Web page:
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Discussion Starter · #1 · (Edited)
I’m wrapping up a multiyear restoration of my 77 Shadow II. During this time, the battery ran down multiple times, and we’ve charged it and jumped the car and done all kinds of things we probably should not have done moving the car around my shop.

Now that the car is basically finished and roadworthy, I’ve noticed that the battery was running down over the course of a night.

Obviously, this is an issue I’ve been trying to resolve as quickly as possible. The first thing I did was pull all of the fuses which made no difference. I’m actually measuring 12 V on the frame of the car which is pretty scary.

We did install a new starter so that was my first thought but removing the starter and the alternator from the circuit still does not resolve the issue.

if I apply 12 V directly to the main feed going to the shunt with all fuses disconnected I get the draw. I’m wondering if my ammeter shunt has blown.

has anyone experienced anything like this?
 

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I find the culprit by clipping in a DC ampmeter between the positive batt terminal and the cable itself. You will probably see a reading, then start poking around by pulling fuses, toe board connectors (helpful to localize), and possibly defective diodes. What you know is something failed and it's within the confines of the car....you'll find it if you got this far. I know the journey well.
 

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I was guessing has this guy thinks a blown shunt could cause a draw!. I'm also guessing it's positve earth as he says" I’m actually measuring 12 V on the frame of the car which is pretty scary. ?
Thats why I think he's no electrician , I could be guessing wrong?
Mike
P.S. I agree a bad electrian is worse than an ametuer who asks for advice!
Mike
 

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Discussion Starter · #6 · (Edited by Moderator)
I actually don’t know what’s causing the draw. I have almost 7 years of experience working on these cars and this is an unusual situation. And yes, if I take a voltage reading on the negative side of my car, I’m getting 12 V, it’s like the chassis of the car has been electrified. I also have a Mercedes-Benz factor train tech that works for me in my shop with 30 years of experience and he has stumped on this as well. The whole point of these forms is to be helpful. I’m not some yahoo that’s never had a Rolls-Royce I own four of them.
 

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Michael - Please stay with the group and don't let one person's rude comments put you off. It's clear you know what you are doing.

Here's a thought - The steel frame that clamps the battery in place is perilously close to the positive battery terminal. If the clamp loosens and touches the terminal you have a direct short to the frame of the car. Of course, this would result in a fire, however I'm wondering if crud/oil/grease etc on the positive terminal could be causing the leak by offering a high resistance path to earth. Just a thought, but worth checking. I've wrapped the clamp with insulating tape on my car, where it gets close to the positive terminal.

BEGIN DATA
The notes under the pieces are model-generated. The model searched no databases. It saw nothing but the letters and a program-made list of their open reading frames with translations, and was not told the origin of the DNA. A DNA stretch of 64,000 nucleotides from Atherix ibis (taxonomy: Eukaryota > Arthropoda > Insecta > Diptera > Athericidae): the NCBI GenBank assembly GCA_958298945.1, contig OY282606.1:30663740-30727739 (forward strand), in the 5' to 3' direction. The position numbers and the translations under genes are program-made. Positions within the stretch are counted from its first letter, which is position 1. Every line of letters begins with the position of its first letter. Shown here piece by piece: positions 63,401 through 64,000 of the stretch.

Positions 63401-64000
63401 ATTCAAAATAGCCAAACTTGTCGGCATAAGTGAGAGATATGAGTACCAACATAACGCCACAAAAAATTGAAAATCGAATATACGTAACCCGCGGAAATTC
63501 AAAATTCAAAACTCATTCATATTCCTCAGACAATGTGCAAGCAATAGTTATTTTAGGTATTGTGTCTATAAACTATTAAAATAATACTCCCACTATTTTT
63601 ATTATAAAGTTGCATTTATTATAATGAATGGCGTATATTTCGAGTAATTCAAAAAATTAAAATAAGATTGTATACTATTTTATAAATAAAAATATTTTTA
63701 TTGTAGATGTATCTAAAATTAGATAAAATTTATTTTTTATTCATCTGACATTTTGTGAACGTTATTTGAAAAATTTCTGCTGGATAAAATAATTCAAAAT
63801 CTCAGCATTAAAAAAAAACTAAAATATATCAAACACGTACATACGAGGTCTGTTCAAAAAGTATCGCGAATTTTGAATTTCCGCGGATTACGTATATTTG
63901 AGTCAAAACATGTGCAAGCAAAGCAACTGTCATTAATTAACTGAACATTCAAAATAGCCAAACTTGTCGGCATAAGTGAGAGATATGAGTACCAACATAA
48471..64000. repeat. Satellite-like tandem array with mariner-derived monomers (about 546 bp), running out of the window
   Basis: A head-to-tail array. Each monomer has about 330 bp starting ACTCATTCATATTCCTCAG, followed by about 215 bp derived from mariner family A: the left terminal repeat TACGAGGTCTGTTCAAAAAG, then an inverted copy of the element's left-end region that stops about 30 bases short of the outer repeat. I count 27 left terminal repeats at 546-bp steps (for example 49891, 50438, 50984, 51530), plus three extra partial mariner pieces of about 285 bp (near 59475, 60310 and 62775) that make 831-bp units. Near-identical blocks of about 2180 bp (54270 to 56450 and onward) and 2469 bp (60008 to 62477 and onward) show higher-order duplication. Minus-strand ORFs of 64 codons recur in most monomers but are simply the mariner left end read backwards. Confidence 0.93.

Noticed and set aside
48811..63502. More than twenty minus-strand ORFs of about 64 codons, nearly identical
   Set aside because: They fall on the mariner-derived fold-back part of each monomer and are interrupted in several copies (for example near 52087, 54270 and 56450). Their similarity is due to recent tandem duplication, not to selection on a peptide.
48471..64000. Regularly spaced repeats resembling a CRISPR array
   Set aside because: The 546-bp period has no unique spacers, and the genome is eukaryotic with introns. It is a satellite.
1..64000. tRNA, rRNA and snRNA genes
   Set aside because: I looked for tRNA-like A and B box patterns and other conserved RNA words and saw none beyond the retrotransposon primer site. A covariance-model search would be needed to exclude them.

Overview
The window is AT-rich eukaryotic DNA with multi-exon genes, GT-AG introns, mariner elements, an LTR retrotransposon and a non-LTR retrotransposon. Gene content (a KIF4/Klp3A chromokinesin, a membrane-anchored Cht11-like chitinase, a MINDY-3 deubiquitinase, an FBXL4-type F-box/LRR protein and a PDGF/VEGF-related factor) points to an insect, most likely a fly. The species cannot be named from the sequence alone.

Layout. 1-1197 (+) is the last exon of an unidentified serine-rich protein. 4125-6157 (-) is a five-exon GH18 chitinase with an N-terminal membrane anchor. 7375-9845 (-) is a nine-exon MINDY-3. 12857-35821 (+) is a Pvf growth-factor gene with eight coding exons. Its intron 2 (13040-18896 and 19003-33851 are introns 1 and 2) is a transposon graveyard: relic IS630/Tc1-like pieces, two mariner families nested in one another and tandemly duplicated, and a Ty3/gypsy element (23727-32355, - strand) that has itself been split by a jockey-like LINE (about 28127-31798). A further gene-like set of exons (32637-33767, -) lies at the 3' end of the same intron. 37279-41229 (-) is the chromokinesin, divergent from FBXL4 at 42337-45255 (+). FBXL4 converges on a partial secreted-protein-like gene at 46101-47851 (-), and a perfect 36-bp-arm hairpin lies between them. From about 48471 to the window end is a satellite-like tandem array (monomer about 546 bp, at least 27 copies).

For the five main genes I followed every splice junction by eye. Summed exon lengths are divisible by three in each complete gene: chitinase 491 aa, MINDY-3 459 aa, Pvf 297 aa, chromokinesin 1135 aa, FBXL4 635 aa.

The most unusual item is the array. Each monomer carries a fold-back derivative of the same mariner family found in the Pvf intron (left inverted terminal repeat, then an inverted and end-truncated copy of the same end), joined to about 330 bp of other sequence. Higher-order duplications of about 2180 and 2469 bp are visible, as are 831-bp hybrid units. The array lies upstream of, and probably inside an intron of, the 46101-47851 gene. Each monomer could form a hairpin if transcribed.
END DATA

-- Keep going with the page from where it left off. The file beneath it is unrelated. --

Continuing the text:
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I’m wrapping up a multiyear restoration of my 77 Shadow II. During this time, the battery ran down multiple times, and we’ve charged it and jumped the car and done all kinds of things we probably should not have done moving the car around my shop.

Now that the car is basically finished and roadworthy, I’ve noticed that the battery was running down over the course of a night.

Obviously, this is an issue I’ve been trying to resolve as quickly as possible. The first thing I did was pull all of the fuses which made no difference. I’m actually measuring 12 V on the frame of the car which is pretty scary.

We did install a new starter so that was my first thought but removing the starter and the alternator from the circuit still does not resolve the issue.

if I apply 12 V directly to the main feed going to the shunt with all fuses disconnected I get the draw. I’m wondering if my ammeter shunt has blown.

has anyone experienced anything like this?
Hey Michael. One responder is very correct in saying you should disconnect the plus side of the battery and put a meter between the terminal end and the positive terminal. Then pull the fuses one at a time watching for a change in the meter values. This can help isolate the circuit thats shorting. Assuming you have already tried this I'll share two shorts I found in my Silver Shadow. One was in the dome lights caused by wires shorting in the headliner. I finally ran new wires between the lights so as not to damage the roof liner. The second was a dead short between wires hidden in the D pillar. These ran to the trunk light switch and the vanity lights in mirror on the drivers side. In both cases the wires were melted and touching body parts. They had to be cut out and spliced. Good luck. One further note I sold my Shadow and regretted it ever since. Rollsroycerescue.

Moderator note: There is no need to quote a previous post when you are replying if you are following the train of thought in the thread, it just clutters up the thread unnecessarily. Do not click on "reply", as this automatically adds the previous post to your reply. Just start typing your reply in the dialogue box at the bottom of the thread where it says "write your reply".
 
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